In light of recent events and how one cowardly CEO and politician after another is kowtowing to the social justice mob, I thought it’d be cool to go back to a column I wrote seven years ago to see how identity politics and cancel culture got started and why such bullying tactics continue to thrive.
The Truth About the Duck Dynasty Controversy
It’s like a rerun of a bad show we keep seeing over and over:
Entertainer offends a protected minority group. Outraged minority rights activists lobby the network using thinly veiled threats about its sponsors. Network and sponsors cave in to protect their rear-ends and bottom lines. Cue the media circus and endless debates over free speech and political correctness.
Here we go again. Phil Robertson, outspoken patriarch of the hit A&E show Duck Dynasty, expressed his old school fire and brimstone biblical views on gays, sin, and morality in a GQ interview. A gay rights group issued a statement condemning the remarks and asking A&E and its sponsors to “reexamine their ties” to Robertson.
A&E immediately distanced itself from Robertson’s remarks and suspended the reality star indefinitely. The Duck Commander clan issued a statement saying they “cannot imagine the show going forward without our patriarch at the helm,” and here we are, waiting for the next shoe to drop while the media has a field day.
Mel Gibson, Juan Williams, Charlie Sheen, Paula Dean, Alec Baldwin: the names change but everything else stays pretty much the same. It’s clearly a recurring theme, so what’s it all about? I mean really. What’s this really all about?
It certainly isn’t about business. If it is, then, at least in the case of Duck Dynasty and A&E, these are some of the most incompetent executives making some of the dumbest business decisions I’ve ever seen.
Make no mistake: from a business perspective, the Robertson clan and A&E are in this together. I don’t know what their contracts read, but I’m sure they’re sharing the Duck Dynasty franchise’s enormous advertising, licensing, and merchandising revenue. If the show ends, both entities are out hundreds of millions of dollars, as are A&E’s co-owners Hearst Corporation and Disney-ABC Television Group.
It certainly isn’t about A&E’s brand, as many seem to think. If Phil Robertson’s views conflict with A&E’s brand identity now, then they always did. He’s been reciting the same rhetoric for years. It’s always been the responsibility of A&E’s executives and PR people to keep the goose that lays the golden eggs from shooting the franchise in the foot.
It’s like that old line from Casablanca, “I’m shocked, shocked to learn that gambling’s going on here.”
The problem is not Phil Robertson’s lack of PR savvy, either. I’ve been hearing a lot of talk lately about how he isn’t media trained or an eloquent speaker. He’s just a redneck telling it like it is. I couldn’t disagree more. Don’t be fooled by his clothes and directness. The guy has a master’s degree in education. He’s using this platform to spread the gospel. He knows exactly what he’s doing and he’s doing it extremely well.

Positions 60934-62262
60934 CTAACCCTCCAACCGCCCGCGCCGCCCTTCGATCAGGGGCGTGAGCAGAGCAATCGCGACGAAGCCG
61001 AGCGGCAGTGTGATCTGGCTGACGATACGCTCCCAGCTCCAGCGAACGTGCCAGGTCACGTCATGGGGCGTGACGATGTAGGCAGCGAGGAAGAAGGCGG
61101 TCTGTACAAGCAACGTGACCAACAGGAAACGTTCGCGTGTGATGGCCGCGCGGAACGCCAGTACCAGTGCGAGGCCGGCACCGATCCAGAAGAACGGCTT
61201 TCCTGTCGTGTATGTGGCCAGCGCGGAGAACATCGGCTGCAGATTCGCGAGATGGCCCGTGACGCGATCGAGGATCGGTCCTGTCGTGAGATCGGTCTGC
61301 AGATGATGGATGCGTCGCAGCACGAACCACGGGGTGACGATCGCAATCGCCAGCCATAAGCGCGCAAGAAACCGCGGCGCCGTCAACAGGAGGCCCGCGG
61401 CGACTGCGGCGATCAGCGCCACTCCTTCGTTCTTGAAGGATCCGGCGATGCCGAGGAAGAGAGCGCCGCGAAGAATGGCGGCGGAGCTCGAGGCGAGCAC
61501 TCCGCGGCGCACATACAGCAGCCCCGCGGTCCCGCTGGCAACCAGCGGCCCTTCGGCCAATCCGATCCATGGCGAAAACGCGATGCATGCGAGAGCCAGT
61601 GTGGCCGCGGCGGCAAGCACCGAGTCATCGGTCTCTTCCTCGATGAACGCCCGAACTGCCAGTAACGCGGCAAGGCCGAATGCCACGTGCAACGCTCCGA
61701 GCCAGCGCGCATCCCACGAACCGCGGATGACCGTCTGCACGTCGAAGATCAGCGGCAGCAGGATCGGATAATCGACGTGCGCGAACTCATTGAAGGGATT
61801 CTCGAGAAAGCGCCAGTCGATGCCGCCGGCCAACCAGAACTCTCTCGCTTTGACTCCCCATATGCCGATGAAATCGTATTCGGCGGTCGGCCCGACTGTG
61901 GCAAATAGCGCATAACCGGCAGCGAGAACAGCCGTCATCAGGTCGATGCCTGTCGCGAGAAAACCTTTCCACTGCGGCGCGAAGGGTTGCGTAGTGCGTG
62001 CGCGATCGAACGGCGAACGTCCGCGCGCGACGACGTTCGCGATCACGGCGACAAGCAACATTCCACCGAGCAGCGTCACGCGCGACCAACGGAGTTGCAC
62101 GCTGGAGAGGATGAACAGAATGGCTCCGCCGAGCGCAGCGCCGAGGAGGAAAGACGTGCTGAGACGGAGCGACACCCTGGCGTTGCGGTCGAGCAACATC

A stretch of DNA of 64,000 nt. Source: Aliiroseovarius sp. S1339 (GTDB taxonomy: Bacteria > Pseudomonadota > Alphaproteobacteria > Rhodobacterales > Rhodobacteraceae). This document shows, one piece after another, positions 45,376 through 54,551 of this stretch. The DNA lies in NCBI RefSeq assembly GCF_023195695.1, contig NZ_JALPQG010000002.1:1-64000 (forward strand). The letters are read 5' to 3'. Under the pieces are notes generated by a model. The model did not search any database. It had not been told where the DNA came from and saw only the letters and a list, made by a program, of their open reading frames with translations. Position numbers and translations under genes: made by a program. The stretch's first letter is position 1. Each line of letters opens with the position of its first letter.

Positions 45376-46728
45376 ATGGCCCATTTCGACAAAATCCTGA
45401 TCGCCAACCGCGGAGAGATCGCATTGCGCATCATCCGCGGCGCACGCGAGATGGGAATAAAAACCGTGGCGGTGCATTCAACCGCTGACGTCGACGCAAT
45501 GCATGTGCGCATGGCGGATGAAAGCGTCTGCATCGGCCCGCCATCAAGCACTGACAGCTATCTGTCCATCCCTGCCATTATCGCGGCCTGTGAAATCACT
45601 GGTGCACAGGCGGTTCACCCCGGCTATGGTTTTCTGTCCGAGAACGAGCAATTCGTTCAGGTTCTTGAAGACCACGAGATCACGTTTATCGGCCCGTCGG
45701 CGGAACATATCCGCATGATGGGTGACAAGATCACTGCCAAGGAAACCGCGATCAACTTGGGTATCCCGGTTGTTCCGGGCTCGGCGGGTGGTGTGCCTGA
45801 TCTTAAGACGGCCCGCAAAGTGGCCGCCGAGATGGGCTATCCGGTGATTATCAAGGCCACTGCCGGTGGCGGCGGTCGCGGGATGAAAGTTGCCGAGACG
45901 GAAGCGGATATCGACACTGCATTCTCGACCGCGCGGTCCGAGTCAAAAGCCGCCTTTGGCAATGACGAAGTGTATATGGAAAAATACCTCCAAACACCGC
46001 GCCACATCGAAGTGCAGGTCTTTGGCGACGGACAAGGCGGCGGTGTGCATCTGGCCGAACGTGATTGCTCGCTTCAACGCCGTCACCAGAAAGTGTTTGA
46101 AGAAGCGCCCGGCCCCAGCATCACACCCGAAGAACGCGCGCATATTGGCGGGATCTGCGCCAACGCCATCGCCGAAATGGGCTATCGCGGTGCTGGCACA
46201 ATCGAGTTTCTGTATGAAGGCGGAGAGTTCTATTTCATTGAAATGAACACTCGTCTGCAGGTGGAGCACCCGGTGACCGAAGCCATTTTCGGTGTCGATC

No, this isn’t about business, branding, PR, media training, or education.
If you think this is all about the growing chasm between political correctness and free speech in America, you’re definitely on the right track. But there’s more to it than that. Much more. There’s actually one single, simple mechanism at work here. Just one. And it’s affecting far more than a few entertainers.
This is what’s really going on here:
Minority and special interest groups have learned how to effectively threaten, bully, lobby, and extort corporations, small businesses, educational institutions, government entities, and non-profits. And they get away with it because incompetent, weak-minded, self-interested executives and business leaders let them.
I know some will blame it all on the lawyers and the court system. There’s certainly some truth to that; many activist groups are indeed run by attorneys. And while many cases do involve litigation, in this case, it’s more about executives and leaders wanting to appear to do the politically correct thing and cover their behinds while throwing their stakeholders under the bus.
More and more, anyone with anything to protect who happens to say or do something outside the ever-shrinking norms of a society whose skin is growing thinner by the minute – is subject to threats and extortion by a growing number of powerful minority and special interest groups.
America was founded as a nation where people could be free to practice religion, speak their minds, and pursue happiness without fear of persecution or anything more than an honest debate or argument. That’s no longer the case.
Granted, Phil Robertson is an entertainer. He’s in the public eye. But remember that just a few years ago he was nothing but an obscure founder of a family business that made duck calls.
The line between obscurity or privacy and the public domain is becoming more and more blurred all the time. We don’t just have the NSA, the IRS, and a growing public network of video cameras to thank for that. We have the internet, social media, smartphones, smart watches, Google Glass, and thousands of 24×7 news outlets with millions of scandal-hungry eyeballs to satisfy.
And all that information is searchable by anyone.
The Duck Dynasty controversy is the result of the growing power of self-serving minority and special-interest activists that ruthlessly bully and extort those who say or do something they don’t agree with. They become more powerful and emboldened every time their efforts pay off. The way to stop them is to never give in to their threats and demands. Never.
You may not agree with the Duck Dynasty folks, but that’s not the point. The point is you could be next.
This post originally appeared as a column on FOXBusiness.com.
Image credit Zach Dilgard / A&E